tue 15/10/2019

The Gods Weep, RSC/Hampstead Theatre | reviews, news & interviews

The Gods Weep, RSC/Hampstead Theatre

The Gods Weep, RSC/Hampstead Theatre

King Lear meets Dragons' Den in Dennis Kelly's empty, garish new play

The Gods - and the critic - Weep: Jeremy Irons stars in a boardroom version of King Lear at the Hampstead TheatreKeith Pattison/RSC

Why is it that Method-ist actors are pretty much expected to spend months manically researching the inner minutiae of their character, but a much-lauded playwright can get away without providing any serious insights into his main subject matter?

To anyone with even the slightest inkling of how modern businesses work – that is, just about anyone older than Kevin the token teenager – it is insulting, not to mention boring, to have to sit through three-and-a-half hours of such poorly developed material as Dennis Kelly’s new play about a global business mogul going bonkers in the boardroom, and the ensuing fall-out.

Nothing wrong with an imaginative writer thinking outside the box – after all, The Sunday Times allegedly once asked novelist Anita Brookner to fly to Vegas to cover a Mike Tyson prize fight – but this is ridiculous, the sort of thing Tariq Ali might have dreamed up in the early Eighties after reading the collected works of Edward Bond and Howard Barker at a single sitting.

Riffing off Shakespeare is always a good wheeze, and Kelly’s stated intention of reinterpreting King Lear via Kurosawa’s masterpiece Ran sounded on paper like a great proposition. Tempting a big beast like Jeremy Irons back to the RSC after a 23-year absence to play the lead role, aided by a very solid company cast and the always-reliable technical crew of the RSC itself made one think of buying shares into a really blue chip affair.

However, the unrelentingly long, shouty-sweary boardroom scene which takes up almost the entire first act seems to have been inspired more by the over-the-top tongue-in-cheek televised “corporate camp” of the BBC’s Dragons’ Den, and leaves one longing for the tightly coiled, well plotted misanthropy of just about anything by David Mamet or Neil LaBute.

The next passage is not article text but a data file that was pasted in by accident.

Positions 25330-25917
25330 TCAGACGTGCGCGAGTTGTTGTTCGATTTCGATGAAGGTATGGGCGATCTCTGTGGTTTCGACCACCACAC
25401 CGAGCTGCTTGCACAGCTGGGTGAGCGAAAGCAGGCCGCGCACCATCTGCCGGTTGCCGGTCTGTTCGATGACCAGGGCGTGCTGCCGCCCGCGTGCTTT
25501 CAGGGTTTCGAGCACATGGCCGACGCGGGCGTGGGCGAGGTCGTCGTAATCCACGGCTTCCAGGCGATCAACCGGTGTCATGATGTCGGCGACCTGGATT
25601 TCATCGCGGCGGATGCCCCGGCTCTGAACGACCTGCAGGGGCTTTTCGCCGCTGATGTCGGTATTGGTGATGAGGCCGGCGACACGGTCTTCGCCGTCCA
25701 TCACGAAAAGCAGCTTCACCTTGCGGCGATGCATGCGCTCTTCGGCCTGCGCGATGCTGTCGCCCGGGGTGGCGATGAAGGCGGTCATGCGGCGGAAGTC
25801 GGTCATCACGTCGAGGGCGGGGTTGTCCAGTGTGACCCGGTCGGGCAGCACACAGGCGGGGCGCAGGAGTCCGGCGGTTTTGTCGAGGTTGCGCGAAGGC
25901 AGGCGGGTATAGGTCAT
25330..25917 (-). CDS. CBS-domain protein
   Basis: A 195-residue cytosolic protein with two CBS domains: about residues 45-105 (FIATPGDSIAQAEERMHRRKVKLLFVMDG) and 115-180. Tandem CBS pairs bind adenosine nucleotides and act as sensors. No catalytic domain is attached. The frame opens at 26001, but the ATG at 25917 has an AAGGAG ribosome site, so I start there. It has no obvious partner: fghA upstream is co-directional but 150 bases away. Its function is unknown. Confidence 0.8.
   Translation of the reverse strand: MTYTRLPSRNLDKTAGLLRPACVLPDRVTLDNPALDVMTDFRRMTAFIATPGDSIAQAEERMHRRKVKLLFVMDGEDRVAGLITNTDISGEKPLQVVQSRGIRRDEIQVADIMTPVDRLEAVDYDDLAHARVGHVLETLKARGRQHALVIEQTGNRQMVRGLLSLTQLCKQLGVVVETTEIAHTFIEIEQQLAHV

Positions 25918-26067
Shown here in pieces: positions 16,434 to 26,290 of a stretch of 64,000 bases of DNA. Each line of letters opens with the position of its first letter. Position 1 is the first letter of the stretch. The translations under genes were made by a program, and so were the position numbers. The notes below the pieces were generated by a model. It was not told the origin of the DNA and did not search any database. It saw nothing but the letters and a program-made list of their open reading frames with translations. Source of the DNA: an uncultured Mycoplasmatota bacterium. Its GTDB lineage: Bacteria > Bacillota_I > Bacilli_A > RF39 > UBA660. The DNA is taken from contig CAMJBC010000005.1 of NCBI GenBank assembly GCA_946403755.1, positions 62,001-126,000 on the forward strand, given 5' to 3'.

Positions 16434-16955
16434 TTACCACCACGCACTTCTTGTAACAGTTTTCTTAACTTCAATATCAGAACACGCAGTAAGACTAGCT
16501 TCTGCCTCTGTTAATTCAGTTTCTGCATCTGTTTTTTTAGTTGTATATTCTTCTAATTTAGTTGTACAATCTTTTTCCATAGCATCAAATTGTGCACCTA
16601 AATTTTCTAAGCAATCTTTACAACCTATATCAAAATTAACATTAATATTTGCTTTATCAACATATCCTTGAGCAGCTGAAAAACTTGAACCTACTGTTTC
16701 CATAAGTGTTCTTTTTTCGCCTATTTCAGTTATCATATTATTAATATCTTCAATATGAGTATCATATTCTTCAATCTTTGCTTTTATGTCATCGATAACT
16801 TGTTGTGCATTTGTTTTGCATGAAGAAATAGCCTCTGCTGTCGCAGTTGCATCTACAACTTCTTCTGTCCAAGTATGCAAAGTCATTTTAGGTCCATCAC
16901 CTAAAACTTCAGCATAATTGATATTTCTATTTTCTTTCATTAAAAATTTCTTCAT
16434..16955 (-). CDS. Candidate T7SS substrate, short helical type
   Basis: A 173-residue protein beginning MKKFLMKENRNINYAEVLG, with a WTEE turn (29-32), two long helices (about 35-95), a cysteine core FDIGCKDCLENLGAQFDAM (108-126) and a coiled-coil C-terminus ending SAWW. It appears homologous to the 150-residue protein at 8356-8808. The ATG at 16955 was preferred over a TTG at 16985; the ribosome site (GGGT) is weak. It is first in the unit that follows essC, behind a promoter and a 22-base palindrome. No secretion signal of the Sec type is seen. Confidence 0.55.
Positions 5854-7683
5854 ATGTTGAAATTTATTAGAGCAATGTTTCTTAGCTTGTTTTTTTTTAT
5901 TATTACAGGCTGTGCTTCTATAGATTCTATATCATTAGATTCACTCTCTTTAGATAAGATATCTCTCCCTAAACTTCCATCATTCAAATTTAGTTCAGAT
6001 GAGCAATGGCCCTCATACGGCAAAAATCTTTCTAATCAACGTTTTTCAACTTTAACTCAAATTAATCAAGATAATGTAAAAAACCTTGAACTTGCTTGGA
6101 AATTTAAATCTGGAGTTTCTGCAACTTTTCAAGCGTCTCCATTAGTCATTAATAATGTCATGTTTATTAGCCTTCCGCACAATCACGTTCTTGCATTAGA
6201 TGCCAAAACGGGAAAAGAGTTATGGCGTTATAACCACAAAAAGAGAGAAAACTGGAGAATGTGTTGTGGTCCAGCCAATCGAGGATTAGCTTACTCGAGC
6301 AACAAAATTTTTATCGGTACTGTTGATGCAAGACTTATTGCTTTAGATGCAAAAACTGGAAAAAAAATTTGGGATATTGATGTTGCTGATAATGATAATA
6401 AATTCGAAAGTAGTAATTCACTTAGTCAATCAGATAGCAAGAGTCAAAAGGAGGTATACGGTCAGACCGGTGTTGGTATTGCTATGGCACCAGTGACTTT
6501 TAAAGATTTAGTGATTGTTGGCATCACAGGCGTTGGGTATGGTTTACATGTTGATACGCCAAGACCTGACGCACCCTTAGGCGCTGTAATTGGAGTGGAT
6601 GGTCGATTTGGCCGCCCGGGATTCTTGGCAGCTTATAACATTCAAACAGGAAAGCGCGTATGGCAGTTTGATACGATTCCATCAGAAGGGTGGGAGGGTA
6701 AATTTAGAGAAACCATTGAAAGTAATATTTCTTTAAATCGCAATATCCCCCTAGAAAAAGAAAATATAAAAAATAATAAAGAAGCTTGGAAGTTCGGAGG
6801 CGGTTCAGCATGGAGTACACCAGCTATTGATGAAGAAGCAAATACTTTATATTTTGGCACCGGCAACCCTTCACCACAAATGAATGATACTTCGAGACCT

And for all its swiftly efficient exposition of the relative tensions and feuds inside the boardroom of Argeloin (think Enron meets News Corp out of Dynasty), the shallow, cartoonish nature of most of the characters and their respective motivations is so lacking in nuance that you just want to fast-forward to the next scene after a few minutes. Yet this wasn’t cheap television but high-value theatre, and unlike the droves who left in the interval, your reviewer had to sit this out with clenched teeth.

Jeremy Irons’ languid patrician manner – so well suited to playing Harold Macmillan or the more sinister socialite Claus von Bülow – makes him in some ways an odd choice to play Colm, a brutal, hard-nosed wretch of a man who has built up his own fortunes by deliberately destroying those of his colleagues and even his friends.

He appears like a throwback from a pre-Thatcher era, surrounded by socially less elevated boardroom fodder whom he despises almost as much as his wimp of a son, Jimmy (played with passive, and then finally active aggression by Luke Norris), and it is only in the scenes with Joanna Horton’s gritty, salt-of-the-earth Barbara, a sort of Chav Cordelia to his loftier Lear, that Irons gets to employ all his chops.

The knock-on effects of Colm’s abdication of authority - his psychotic breakdown leads him to split his business empire between Richard, the snivelling boardroom beta male (a perfectly toxic Jonathan Slinger), and the emotionally uptight martinet Catherine (a blazing-eyed Helen Schlesinger), and to a violent falling out with his son – erupt in a scarcely explained state of all-out civil war. As his former employees turn into urban guerrillas, the dazed former patriarch stumbles upon the humble bedsit of the apparent stranger Barbara, who nurses him back to health (lying on what appears to be one of the sofas from The Royle Family), turning down with magnificent indignation the wad of notes offered her by Colm's erstwhile Argeloin henchman from Hell, Castile (an impressive John Stahl).

The second act takes place in a rural, increasingly pastoral environment and seems to feed on Cormac McCarthy’s masterful book The Road for key elements of societal breakdown. Between various somewhat pointless and repetitive skirmishes and pitched battles between the rival (and endlessly changing) forces of Richard and Catherine, Colm-Lear and Cordelia-Barbara tentatively renegotiate their own identities and personal histories, to effect a touching final rapprochement.

Horton is consistently superb, investing endless degrees of emotion into the play's only sympathetic character, a rough diamond who was handed a very raw deal. The frequently scratchy-tempered comic interludes between this odd couple, punctuated by Colm’s final epiphany and Barbara’s resolute self-sacrifice, are a welcome contrast to the bombast and monotony of the first act.

Naomi Dawson’s sets work a treat – the boardroom table which gradually descends in height, and which in the final scene turns into a Narnia-like sacrificial slaughter slab, complete with blood trickling down is a haunting visual contrivance. The combined effect of the psychedelic-era video and projections (by Ian William Galloway and Finn Ross) and Carolyn Downing’s disturbing sound is suitably psychotic, although most of the time there is far more noise and bombast and running about on stage than is necessary to convey the play's underlying themes.

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